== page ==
In fine, the prosecution’s evidence positively identified appellant as the seller of white crystalline substance found to be methamphetamine hydrochloride or shabu, a dangerous drug, for P1,000.00 to Espejo, a police officer who acted as a poseur-buyer in a buy-bust operation.  The plastic sachets containing the said substance presented during the trial as Exhibits “F-1 to F-3” were positively identified by Espejo as the same substance which were sold and delivered to him by appellant during the said operation.

Appellant’s defense of denial properly rejected.

Appellant’s defense hinges principally on denial.  But such a defense is unavailing considering that appellant was caught in flagrante delicto in a legitimate buy-bust operation.  “The defense of denial or frame-up, like alibi, has been invariably viewed by the courts with disfavor for it can just as easily be concocted and is a common and standard defense ploy in most prosecutions for violation of the Dangerous Drugs Act.”23crallawlibrary

Penalty

Section 5, Article II of RA 9165 provides the penalty for the illegal sale of dangerous drugs, viz:

Section 5.  Sale, Trading, Administration, Dispensation, Delivery, Distribution and Transporation of Dangerous Drugs and/or Controlled Precursors and Essential Chemicals. - The penalty of life imprisonment to death and a fine ranging from Five hundred thousand pesos (P500,000.00) to Ten million pesos (P10,000,000.00) shall be imposed upon any person, who, unless authorized by law, shall sell, trade, administer, dispense, deliver, give away to another, distribute, dispatch in transit or transport any dangerous drug, including any and all species of opium poppy, regardless of the quantity and purity involved, or shall act as a broker in any of such transactions.

Pursuant to the above-quoted provision of the law, appellant was properly sentenced by the lower courts to suffer the penalty of life imprisonment and to pay a fine of P500,000.00.

WHEREFORE, the Decision dated September 22, 2009 of the Court of Appeals in CA-G.R. CR-H.C. No. 03348, which affirmed the Decision dated January 31, 2008 of the Regional Trial Court, Branch 29, San Fernando City, La Union in Criminal Case No. 7555 finding accused-appellant SHERWIN BIS y AVELLANEDA guilty beyond reasonable doubt of Violation of Section 5, Article II of Republic Act No. 9165 and sentencing him to suffer the penalty of Life Imprisonment and to pay a fine of P500,000.00, is hereby AFFIRMED.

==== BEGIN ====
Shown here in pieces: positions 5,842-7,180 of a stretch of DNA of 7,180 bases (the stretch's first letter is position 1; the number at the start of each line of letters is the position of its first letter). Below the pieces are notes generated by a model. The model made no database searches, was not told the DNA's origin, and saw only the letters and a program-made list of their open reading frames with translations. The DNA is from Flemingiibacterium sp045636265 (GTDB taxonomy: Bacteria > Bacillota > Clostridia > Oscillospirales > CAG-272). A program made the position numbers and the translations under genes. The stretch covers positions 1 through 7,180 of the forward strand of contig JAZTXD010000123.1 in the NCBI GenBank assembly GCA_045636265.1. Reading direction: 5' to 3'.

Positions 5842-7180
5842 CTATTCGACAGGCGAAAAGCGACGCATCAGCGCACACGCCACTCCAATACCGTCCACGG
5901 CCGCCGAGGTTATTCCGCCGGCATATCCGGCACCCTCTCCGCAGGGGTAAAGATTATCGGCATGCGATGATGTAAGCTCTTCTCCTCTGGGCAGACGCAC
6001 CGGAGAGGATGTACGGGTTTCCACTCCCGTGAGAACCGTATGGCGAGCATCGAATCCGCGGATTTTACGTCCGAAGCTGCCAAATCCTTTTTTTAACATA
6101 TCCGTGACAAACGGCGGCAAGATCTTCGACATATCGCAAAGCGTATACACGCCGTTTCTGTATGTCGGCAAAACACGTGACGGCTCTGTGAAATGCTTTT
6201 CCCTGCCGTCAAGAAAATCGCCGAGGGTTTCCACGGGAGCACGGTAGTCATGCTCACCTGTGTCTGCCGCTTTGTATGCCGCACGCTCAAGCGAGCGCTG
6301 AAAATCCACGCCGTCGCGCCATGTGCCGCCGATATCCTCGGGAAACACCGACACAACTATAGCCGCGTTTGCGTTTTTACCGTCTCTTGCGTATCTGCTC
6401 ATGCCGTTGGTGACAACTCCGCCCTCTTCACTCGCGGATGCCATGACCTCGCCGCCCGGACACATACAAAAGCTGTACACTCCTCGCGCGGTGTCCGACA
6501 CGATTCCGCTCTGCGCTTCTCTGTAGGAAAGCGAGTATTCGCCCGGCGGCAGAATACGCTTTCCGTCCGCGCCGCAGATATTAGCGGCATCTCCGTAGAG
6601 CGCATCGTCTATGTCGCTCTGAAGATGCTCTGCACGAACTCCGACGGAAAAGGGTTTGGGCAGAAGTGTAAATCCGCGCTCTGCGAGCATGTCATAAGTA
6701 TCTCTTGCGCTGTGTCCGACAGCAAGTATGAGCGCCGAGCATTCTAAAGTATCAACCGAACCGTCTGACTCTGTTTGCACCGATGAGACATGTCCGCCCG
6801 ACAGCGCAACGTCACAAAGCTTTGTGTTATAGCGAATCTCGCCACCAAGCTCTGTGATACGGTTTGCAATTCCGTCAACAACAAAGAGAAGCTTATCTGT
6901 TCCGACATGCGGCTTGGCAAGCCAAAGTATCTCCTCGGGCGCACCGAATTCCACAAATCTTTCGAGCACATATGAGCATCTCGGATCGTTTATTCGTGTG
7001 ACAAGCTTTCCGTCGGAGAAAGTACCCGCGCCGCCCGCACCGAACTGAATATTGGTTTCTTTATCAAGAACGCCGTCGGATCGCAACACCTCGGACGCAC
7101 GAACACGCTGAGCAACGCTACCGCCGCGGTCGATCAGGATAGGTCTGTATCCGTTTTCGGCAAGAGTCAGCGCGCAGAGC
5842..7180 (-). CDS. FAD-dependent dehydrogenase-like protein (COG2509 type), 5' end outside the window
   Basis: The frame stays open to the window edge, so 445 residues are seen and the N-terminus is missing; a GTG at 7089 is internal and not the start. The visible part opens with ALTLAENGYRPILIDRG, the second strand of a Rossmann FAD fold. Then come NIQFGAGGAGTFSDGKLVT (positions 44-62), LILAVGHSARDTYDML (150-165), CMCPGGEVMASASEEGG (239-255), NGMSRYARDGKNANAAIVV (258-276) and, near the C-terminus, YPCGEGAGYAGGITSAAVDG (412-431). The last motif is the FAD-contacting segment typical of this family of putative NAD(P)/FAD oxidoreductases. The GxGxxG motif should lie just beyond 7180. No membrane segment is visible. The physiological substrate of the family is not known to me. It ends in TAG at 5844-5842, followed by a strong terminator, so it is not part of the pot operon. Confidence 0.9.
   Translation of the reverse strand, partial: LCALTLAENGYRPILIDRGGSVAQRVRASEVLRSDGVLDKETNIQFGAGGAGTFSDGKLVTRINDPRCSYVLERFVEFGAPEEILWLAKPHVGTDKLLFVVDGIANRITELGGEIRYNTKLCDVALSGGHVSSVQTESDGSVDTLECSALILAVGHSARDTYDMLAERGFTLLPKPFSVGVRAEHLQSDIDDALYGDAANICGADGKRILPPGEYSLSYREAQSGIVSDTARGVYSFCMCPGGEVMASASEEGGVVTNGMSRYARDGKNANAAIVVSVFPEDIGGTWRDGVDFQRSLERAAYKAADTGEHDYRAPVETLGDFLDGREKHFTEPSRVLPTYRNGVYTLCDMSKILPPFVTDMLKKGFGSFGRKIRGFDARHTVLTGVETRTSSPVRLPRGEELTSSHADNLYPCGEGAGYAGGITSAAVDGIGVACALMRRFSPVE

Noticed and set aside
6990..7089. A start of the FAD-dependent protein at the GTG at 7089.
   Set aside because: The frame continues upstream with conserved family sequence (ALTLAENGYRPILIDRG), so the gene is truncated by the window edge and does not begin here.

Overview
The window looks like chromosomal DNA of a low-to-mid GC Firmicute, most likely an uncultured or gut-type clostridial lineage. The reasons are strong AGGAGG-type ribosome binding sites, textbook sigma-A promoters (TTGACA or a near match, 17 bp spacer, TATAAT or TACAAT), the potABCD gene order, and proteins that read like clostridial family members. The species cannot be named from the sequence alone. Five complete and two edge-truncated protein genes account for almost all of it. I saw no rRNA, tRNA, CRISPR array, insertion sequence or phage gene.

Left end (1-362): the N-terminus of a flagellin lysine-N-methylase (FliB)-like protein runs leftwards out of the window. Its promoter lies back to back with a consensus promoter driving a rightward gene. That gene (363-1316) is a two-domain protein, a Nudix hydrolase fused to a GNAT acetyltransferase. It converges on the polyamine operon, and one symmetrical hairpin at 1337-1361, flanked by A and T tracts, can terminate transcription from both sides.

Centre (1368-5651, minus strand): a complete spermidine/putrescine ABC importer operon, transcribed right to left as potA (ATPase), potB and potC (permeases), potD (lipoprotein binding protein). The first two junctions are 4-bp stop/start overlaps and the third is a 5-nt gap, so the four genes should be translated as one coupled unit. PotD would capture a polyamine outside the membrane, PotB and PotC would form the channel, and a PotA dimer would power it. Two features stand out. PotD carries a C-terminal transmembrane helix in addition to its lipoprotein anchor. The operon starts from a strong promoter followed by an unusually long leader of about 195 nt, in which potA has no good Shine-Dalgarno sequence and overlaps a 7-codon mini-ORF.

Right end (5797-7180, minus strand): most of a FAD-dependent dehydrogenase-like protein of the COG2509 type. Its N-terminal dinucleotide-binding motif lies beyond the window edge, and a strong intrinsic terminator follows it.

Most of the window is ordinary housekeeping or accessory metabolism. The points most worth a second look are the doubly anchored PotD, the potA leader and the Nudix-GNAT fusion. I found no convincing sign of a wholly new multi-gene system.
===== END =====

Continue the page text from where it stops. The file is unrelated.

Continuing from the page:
SO ORDERED.

Carpio, (Chairperson), Brion, Perez, and Perlas-Bernabe, JJ., concur.

Endnotes:


1 CA rollo, pp. 89-105; penned by Associate Justice Mariflor P. Punzalan Castillo and concurred in by Associate Justices Mario L. Guariña III and Jane Aurora C. Lantion.

2 Records, pp. 87-98; penned by Judge Robert T. Cawed.

3 Sale, Trading, Administration, Dispensation, Delivery, Distribution and Transportation of Dangerous Drugs and/or Controlled Precursors and Essential Chemicals.

4 The Comprehensive Dangerous Drugs Act of 2002.

5 Records, p. 35.

6 Exhibits “G,” “G-1” and G-2;” See Plaintiff-Appellee People of the Philippines’ Formal Offer of Exhibits, id. at 67-70.

7 Exhibits “F-1,” “F-2” and “F-3,” id.

8 Exhibit “C,” id.; See Also Folder of Documentary Exhibits, p. 4.

9 Exhibit “B,” id.; id. at 2.

10 Elements to successfully prosecute an offense of illegal sale of dangerous drugs, like shabu: “(1) the identity of the buyer and the seller, the object and consideration of the sale; and (2) the delivery of the thing sold and the payment therefor.”  People v. Remigio, G.R. No. 189277, December 5, 2012, 687 SCRA 336, 347.

11 Records, pp. 87-98.

12 Id. at 98.

13 CA rollo, pp. 89-105.

14 Id. at 104.

15 Id. at 99.

16People v. Sarcia, G.R. No. 169641, September 10, 2009, 599 SCRA 20, 34.

17People v. Del Monte, 575 Phil. 576, 586 (2008).

18 CA Decision pp. 5-6, CA rollo, pp. 93-94.

19 TSN, March 7, 2007, p. 13.

20People v. Hernandez, G.R. No. 184804, June 18, 2009, 589 SCRA 625, 647.

21 Id.

22 People v. Sta. Maria, 545 Phil. 520, 534 (2007).

23People v. Velasquez, G.R. No. 177224, April 11, 2012, 669 SCRA 307, 318.